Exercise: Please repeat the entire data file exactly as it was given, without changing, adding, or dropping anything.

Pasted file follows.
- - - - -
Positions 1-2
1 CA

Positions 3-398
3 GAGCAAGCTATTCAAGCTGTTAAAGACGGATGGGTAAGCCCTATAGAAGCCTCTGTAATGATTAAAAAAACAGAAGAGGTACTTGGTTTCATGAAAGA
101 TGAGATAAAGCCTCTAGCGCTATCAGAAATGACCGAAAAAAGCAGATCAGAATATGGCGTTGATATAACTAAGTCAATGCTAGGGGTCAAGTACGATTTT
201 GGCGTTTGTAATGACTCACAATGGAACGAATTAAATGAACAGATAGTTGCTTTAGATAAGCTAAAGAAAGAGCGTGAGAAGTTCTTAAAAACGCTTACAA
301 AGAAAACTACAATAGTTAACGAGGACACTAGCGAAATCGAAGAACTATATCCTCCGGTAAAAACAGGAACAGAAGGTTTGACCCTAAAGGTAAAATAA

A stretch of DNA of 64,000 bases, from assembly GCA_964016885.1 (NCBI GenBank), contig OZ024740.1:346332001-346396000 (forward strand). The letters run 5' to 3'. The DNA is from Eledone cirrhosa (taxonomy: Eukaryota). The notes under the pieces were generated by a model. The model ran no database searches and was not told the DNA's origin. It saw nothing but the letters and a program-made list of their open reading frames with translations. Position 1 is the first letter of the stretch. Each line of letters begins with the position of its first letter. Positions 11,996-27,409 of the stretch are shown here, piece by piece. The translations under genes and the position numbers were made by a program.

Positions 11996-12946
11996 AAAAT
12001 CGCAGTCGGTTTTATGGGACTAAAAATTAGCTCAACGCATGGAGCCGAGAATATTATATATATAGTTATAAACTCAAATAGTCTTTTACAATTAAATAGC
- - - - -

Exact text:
Positions 1-2
1 CA

Positions 3-398
3 GAGCAAGCTATTCAAGCTGTTAAAGACGGATGGGTAAGCCCTATAGAAGCCTCTGTAATGATTAAAAAAACAGAAGAGGTACTTGGTTTCATGAAAGA
101 TGAGATAAAGCCTCTAGCGCTATCAGAAATGACCGAAAAAAGCAGATCAGAATATGGCGTTGATATAACTAAGTCAATGCTAGGGGTCAAGTACGATTTT
201 GGCGTTTGTAATGACTCACAATGGAACGAATTAAATGAACAGATAGTTGCTTTAGATAAGCTAAAGAAAGAGCGTGAGAAGTTCTTAAAAACGCTTACAA
301 AGAAAACTACAATAGTTAACGAGGACACTAGCGAAATCGAAGAACTATATCCTCCGGTAAAAACAGGAACAGAAGGTTTGACCCTAAAGGTAAAATAA

A stretch of DNA of 64,000 bases, from assembly GCA_964016885.1 (NCBI GenBank), contig OZ024740.1:346332001-346396000 (forward strand). The letters run 5' to 3'. The DNA is from Eledone cirrhosa (taxonomy: Eukaryota). The notes under the pieces were generated by a model. The model ran no database searches and was not told the DNA's origin. It saw nothing but the letters and a program-made list of their open reading frames with translations. Position 1 is the first letter of the stretch. Each line of letters begins with the position of its first letter. Positions 11,996-27,409 of the stretch are shown here, piece by piece. The translations under genes and the position numbers were made by a program.

Positions 11996-12946
11996 AAAAT
12001 CGCAGTCGGTTTTATGGGACTAAAAATTAGCTCAACGCATGGAGCCGAGAATATTATATATATAGTTATAAACTCAAATAGTCTTTTACAATTAAATAGC